Hejduk: Well, the move from California to Tampa was nothing ≠- just moving from beach to beach, really. But moving to Germany was a whole different everything. It was a really big change for me. In the beginning I was just so psyched to go to Europe that I thought ĎWell, Iíll adapt to it.í And for the first six months it was cool, no problems. But after a while it kind of wore me down, and I thought maybe I wasnít as ready as I thought I would be. It was a little bit difficult there for a while, but now Iíve come to accept it. Itís not the best living conditions, but the bottom line is that Iím playing where I want at the top level against some of the best players in the world. Am I going to stay in Germany? Who knows. Iím just taking it as it comes and learning from it.

Question: Is the jump from Tampa Bay Mutiny to the Bundesliga as extreme as one would guess?

Hejduk: Totally. Itís not even close. The games are so much faster over there and then you add in the atmosphere and the fans and the professionalism of the players. Itís so cool to see how die-hard the fans are over there and how crazy everyone is about soccer. You get mobbed by people when you walk down the street and everyone knows who you are, and you just donít get that here in America. Itís easy to get a feel for how important the games are to those people. Itís a pretty cool feeling when you go to dinner and everyone knows who you are. You donít get too much recognition playing here in the U.S., and sometimes you feel like the game doesnít get any respect. Then you go over there, and feel that atmosphere, and it makes you want to keep playing the game.

Question: Watching your teammates withstand both the elements and an attack on Sunday, was it hard preparing yourself to come off the bench in Guatemala?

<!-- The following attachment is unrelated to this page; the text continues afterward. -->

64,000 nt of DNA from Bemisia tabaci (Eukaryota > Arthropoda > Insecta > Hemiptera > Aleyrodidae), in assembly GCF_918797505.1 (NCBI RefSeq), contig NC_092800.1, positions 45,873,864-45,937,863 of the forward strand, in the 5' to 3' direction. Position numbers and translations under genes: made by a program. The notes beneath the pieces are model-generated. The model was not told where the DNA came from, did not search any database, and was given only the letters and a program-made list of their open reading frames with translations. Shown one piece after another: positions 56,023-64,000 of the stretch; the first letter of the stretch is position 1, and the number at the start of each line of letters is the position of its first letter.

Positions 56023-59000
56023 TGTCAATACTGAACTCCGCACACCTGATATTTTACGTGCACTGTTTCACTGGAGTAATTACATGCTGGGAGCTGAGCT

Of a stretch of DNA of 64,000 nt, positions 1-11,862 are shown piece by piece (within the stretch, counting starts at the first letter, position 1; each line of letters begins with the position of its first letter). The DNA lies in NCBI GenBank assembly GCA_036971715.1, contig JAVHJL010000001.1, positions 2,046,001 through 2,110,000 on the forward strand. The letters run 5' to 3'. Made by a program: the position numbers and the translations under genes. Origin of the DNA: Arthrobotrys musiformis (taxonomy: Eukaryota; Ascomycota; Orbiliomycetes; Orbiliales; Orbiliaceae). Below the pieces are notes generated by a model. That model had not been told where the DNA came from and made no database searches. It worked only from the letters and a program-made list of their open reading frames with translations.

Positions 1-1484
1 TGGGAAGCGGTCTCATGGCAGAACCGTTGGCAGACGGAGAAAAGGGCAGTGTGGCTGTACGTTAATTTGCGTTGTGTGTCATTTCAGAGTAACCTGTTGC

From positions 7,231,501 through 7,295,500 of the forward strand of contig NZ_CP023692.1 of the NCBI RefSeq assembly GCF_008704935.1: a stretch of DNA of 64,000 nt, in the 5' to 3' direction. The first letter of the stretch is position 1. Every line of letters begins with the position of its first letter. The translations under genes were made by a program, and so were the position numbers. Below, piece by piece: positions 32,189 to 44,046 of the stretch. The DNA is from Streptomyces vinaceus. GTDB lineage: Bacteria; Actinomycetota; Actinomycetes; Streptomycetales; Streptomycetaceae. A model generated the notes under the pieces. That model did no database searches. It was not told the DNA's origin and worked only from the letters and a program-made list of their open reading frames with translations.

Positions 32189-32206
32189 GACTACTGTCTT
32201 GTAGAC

Hejduk: I knew my job going into the game, and I knew I was coming off the bench if I was going to play at all, so I prepared myself mentally for that. In terms of warming up, it took me about one minute to get ready. Coming into a game where you lead 1-0, and the other team is pressuring you and has the better of the game, is difficult because you need a little luck. Unfortunately, we didnít have that luck. I thought we played pretty well, but in the last 15-20 minutes they really came after us. Coming into a game like that youíve got to expect that to happen. Just to get out of there with a point was good, because thatís the way it is in these games ≠- away from home you need a point. Now weíve got to make sure we beat them when they come to the United States.

Question: Youíve been to Costa Rica with the national team before. What can we expect to see down there?

Hejduk: Itís going to be intense. I think itís going to be like Guatemala times 10. The fans down there are crazy for the game, and theyíll be even more of them that there were in Guatemala. Itíll be just as hot, and on top of that, I think Costa Rica is an even better team. Theyíre faster and even more organized, and itís unfortunate for them that they couldnít beat Barbados, but itís qualifying and anything can happen. Again, if we can walk out of there with a point, right on. Then weíll beat Ďem when they come to America.